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GAMBOL

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GAMBOL

Postby Dr. Goodword » Tue May 03, 2005 1:28 pm

• gambol •

Pronunciation: gæm-bêl • Hear it!

Part of Speech: Intransitive verb

Meaning: To leap or jump about joyfully, to frolic playfully.

Notes: It is difficult to understand why a word this beautiful in sound and sense can fade from a language but today's lovely word is, indeed, fading fast. This is Alpha Dictionary's attempt to keep it gamboling along. We no longer double the [l] when adding suffixes like –ed (gamboled), –ing (gamboling), and –er (gamboler) in the US but doubling is still acceptable and encountered more widely in Britain.

In Play: Gamboling is certainly more the prerogative of the young than their more staid and mature elders: "Claxton loved to watch his grandchildren gamboling in the backyard on the weekends." But gamboling adults are not unheard of by any means, "Gamboling crowds jammed traffic for hours after the home team won the championship."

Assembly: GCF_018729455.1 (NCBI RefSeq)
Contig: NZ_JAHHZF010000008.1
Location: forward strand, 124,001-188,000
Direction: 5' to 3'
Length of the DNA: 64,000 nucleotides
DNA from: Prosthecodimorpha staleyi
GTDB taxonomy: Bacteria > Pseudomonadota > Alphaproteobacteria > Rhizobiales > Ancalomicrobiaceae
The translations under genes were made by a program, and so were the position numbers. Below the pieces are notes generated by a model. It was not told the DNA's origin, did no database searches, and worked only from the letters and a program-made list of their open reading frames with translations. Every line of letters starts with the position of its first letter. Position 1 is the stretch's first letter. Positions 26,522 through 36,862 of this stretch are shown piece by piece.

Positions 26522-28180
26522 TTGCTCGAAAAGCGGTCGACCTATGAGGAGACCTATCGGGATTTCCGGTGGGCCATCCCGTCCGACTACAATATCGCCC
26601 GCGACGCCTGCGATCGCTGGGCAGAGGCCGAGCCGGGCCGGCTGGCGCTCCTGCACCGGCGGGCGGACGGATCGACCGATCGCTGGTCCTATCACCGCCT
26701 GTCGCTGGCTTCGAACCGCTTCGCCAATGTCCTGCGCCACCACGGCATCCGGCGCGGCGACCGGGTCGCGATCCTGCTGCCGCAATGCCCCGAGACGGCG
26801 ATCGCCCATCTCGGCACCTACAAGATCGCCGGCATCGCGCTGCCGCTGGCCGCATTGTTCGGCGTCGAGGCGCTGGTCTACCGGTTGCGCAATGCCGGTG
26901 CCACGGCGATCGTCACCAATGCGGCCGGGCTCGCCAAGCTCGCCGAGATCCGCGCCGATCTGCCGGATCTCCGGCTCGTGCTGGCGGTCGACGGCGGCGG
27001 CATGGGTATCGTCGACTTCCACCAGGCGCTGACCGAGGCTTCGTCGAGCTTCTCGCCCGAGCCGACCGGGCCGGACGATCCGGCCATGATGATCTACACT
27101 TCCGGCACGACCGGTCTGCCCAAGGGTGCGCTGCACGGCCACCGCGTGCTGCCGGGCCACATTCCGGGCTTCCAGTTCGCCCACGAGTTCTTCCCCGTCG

Word History: Today's word is an adaptation of French gambade "skipping or frisking about" from Italian gambata "kick". This noun is based on gamba "leg", the Late Latin word for "hoof". It is also the origin of the English slang term gam "leg" and is a close relation of the French jambe "leg". The ending -ade apparently was confused with the then more frequently used –auld, which eventually lost its [d], resulting in gambol rather than gambade. (No, gamble is unrelated; it comes from game—better to gambol than gamble in Las Vegas.)
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Postby KatyBr » Tue May 03, 2005 10:07 pm

Ah, but the question remains, do the grandchildren gambol wantonly? frivolously, or possibly with abandon?

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Postby tcward » Tue May 03, 2005 10:26 pm

Not to trivialize Katy's question, but I was wondering if there be a relationship between gambol and gallop...

-Tim
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Postby gailr » Wed May 04, 2005 10:06 pm

According to etymonline:
gallop:
1523, from M.Fr. galoper, from O.Fr. galop (11c.), cognate of O.N.Fr. waloper, from Frank. *wala hlaupan "to run well" (see wallop).

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